Mercer University School of Engineering, Courtney C. Environmentalists Fight Back Bag manufactures say to create a larger support for recycling. It only costs 10 percent as much energy to recycle these bags now, but they are currently being banned, or sent to landfills. Instead, they could be recycled to make: bottles bottles crates crates recycling bins recycling bins and other containers. and other containers. Picture courtesy of www.bbk.ac.uk/ lib/images/blue bin/bluebin Picture courtesy of www.shrewsbury.gov.uk/.../plastic+b ottles.jpg
Mercer University School of Engineering, Courtney C. Banning the Bags Large cities such as San Francisco, are banning plastic shopping bags at large grocery and drug stores. Many other cities such as Oakland are looking at heading in this direction. Instead of finding ways to reuse this “problem child”, they are getting rid of them all together. However, some states, like New York and New Jersey, require recycling of the plastic bags. It keeps the bags out of the landfills, where they are sitting for years before biodegrading. Picture courtesy of www.pitara.com/discover/e arth/images/85_1.jpg
Mercer University School of Engineering, Courtney C. No more “Paper or Plastic?” Whole Foods grocery store is also banning the use of plastic bags. They believe it will force users to find more friendly substitutes that are easier to recycle or dispose of. Worldwatch, and environmental research group, says Americans discard 100 billion plastic bags a year, and it takes more than a century to break down in a landfill. However, some people protest the ban. 92% of people re-use these plastic bags, states the American Chemistry Council.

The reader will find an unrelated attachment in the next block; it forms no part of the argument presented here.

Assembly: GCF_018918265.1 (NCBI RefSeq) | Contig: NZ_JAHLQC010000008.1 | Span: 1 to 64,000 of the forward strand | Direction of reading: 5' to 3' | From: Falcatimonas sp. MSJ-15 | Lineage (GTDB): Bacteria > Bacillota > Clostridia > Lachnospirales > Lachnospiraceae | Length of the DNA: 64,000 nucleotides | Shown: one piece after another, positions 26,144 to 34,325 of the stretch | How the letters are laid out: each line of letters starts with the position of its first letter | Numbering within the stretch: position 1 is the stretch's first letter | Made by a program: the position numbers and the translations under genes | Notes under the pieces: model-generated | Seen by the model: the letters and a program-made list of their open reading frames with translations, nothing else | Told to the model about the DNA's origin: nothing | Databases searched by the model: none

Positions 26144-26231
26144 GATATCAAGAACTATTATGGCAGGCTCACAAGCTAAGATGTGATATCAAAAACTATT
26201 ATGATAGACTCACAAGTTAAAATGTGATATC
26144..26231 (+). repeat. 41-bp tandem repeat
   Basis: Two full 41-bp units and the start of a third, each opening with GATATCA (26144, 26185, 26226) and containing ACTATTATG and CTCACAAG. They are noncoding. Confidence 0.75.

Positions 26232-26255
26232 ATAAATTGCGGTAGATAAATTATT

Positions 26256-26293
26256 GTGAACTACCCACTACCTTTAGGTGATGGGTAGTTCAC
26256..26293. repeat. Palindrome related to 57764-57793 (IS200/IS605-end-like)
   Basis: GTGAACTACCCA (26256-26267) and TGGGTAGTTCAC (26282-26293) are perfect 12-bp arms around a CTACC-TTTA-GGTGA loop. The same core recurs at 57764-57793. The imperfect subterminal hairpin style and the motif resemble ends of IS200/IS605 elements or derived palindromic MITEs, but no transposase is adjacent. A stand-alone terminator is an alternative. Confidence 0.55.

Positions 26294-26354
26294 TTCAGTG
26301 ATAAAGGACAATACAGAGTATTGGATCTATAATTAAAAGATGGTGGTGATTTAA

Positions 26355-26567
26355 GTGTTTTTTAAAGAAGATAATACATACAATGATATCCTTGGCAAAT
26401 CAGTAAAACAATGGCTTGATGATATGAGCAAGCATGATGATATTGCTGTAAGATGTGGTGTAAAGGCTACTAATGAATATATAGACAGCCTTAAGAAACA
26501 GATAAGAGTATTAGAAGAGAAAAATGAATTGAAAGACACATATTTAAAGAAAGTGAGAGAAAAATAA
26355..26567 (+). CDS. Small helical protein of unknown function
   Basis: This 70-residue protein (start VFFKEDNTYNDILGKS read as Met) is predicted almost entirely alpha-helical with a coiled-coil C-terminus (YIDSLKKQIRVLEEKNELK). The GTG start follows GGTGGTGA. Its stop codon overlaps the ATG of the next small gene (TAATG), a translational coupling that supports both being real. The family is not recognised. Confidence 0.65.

Mercer University School of Engineering, Courtney C. Lower Cost or Lower Energy? By recycling plastics, resources can be concentrated in other areas instead of manufacturing new products. Less energy is used to recycle plastics than to create a new plastic; however, manufacturers are driven by cost, and so choose the cheaper option of producing new materials.